As their numbers thin and the police close in, the radicals split into two groups and escape. One group is soon rounded up, while the other, consisting of five men, find refuge in an isolated mountain lodge called the Asama Sanso (Asama Mountain Lodge) and take its proprietress hostage. Soon, hundreds of police surround them and urge them to surrender, but their response is rifle fire, precipitating a 10-day standoff watched on television by the entire country. Finally, after two policemen are killed and 23 wounded, the police break into the villa and arrest the radicals.

“From the time the actual incident took place, I wanted to make a film about it,” Wakamatsu said. “But it was going to be a lot of effort and I was always hearing rumors about other directors wanting to make similar films. If someone else had made a film that convinced me, there would have been no need for me to make one. But the ones I’ve seen (about the incident) were very different from what I had in mind. So I felt a need to make this film and communicate the truth.”

Among movies taking the Sekigun and the events of 1972 as their subjects are Banmei Takahashi’s 2001 film “Hikari no Ame (Rain of Light),” which focuses rather theatrically, if powerfully, on the torture deaths, and Masato Harada’s 2002 movie “Totsunyuseyo! Asama Sanso Jiken (Choice of Hercules),” a commercial film that takes the viewpoint of the cops in the Asama siege — and according to Wakamatsu, is “full of lies.” His own film, he says, is “about 90 percent true.”

“I have re-created past events in the present, so to some extent there are fictional elements,” he explained.

“The situation inside the Asama wasn’t known — nobody wrote about it,” Wakamatsu added. “Of those on the outside, only me and (director, script writer and ex-Japanese Red Army member) Masao Adachi knew.” Eight years ago Wakamatsu met Kunio Bando, the only one of the five United Red Army members involved in the siege still at large, in a forest in rural Japan. “He said they fought until the very end as a moral duty toward those who died from the purges,” Wakamatsu said. “Bando told me that everyone had pledged to fight to the end. They had committed the sin of purge killings and to make amends, (they) felt they had to fight against authority, even if they had to die.”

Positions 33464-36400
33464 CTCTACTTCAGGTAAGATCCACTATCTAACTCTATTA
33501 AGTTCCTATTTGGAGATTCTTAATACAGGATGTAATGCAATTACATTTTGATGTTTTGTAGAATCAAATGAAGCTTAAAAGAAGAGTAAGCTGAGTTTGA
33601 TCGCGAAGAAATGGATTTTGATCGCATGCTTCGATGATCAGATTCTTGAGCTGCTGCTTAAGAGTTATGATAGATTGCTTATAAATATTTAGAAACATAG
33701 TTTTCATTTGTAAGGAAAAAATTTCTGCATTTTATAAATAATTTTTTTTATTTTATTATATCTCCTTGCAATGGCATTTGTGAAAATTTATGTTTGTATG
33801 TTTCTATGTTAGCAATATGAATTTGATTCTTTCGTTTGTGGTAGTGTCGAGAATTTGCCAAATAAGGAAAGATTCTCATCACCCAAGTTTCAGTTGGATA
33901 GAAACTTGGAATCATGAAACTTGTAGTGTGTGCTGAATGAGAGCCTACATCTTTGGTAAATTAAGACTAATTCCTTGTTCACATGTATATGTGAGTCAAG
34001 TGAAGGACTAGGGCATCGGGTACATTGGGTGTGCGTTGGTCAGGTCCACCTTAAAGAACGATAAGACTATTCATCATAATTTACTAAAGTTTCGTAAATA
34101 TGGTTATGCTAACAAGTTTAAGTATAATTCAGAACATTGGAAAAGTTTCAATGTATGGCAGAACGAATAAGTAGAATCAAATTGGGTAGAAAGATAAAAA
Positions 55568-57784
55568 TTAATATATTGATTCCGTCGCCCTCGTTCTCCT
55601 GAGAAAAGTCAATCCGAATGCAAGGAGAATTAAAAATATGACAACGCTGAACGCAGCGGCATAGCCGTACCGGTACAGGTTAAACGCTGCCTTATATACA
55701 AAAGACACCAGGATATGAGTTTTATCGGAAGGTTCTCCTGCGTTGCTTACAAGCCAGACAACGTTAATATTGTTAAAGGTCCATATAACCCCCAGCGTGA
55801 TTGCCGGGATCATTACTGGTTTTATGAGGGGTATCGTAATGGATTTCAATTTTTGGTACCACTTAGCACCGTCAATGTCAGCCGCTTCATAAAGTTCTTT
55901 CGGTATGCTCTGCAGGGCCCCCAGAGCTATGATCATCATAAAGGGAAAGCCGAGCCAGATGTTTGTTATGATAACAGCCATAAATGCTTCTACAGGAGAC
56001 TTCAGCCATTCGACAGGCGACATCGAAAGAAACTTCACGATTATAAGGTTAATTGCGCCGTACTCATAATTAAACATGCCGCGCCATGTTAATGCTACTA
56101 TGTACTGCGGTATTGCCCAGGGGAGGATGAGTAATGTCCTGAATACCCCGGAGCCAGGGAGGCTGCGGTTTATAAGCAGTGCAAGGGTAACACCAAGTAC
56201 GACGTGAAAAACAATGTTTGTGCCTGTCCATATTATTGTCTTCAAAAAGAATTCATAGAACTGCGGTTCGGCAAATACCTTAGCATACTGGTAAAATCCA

The dramatic end of the siege, with millions watching the police break-in on live television, also marked a turning point for student radicalism in Japan. “(Masaharu) Gotoda (chief of the National Policy Agency) was a smart man,” reflected Wakamatsu. “He showed Japanese people the (events at) Asama for 10 days without rest, while characterizing the (United Red Army members) inside as terrorists. After the Asama Sanso incident, student movements in Japan quickly lost steam.”

Now 71, Wakamatsu is at an age when most directors are mellowing out, winding down or just plain giving up. He has no plans to retire, however. “I don’t have much longer,” says the filmmaker, who has a fought a long, and so-far successful battle with lung cancer. “I don’t know how much time I have left, so I want to shoot as many films as possible now. I’d like to shoot a normal movie next time (laughs). But I don’t think any film I’m part of will end up normal.”

Wakamatsu won’t be returning to pink films, the genre in which he created the most celebrated of his films. “Pink films should be guerrilla movies,” he explained. “They should be a hidden thing. I quit pink movies because they started to become known and everyone started to praise them. They were no longer guerrilla movies. Being a guerrilla means fighting the government with a small number of people. I’m not a Che Guevara or Fidel Castro, or anything like that, but it’s no longer fun or interesting when everyone is praising that sort of thing and bringing it out into the open.”

He also doesn’t see any successors among the younger generation to his brand of antiestablishment cinema. “I survived as a director for 40-some years because I managed to slip in my own politics and anger while borrowing the label ‘pink movie,’ ” he said. “But now everybody seems to have forgotten how to be angry. Their stomachs are too full (laughs). A country that’s striving hard to develop tends to produce good movies. A developed country doesn’t. Japan and America have nothing left to strive for, so they don’t make good movies any more.”

“Jitsuroku Rengo Sekigun: Asama Sanso e no Michi (United Red Army — The Path to Asama Mountain Lodge)” is screening at Theater Shinjuku in Tokyo and Cinema Skhole in Nagoya. It will open around the nation through May.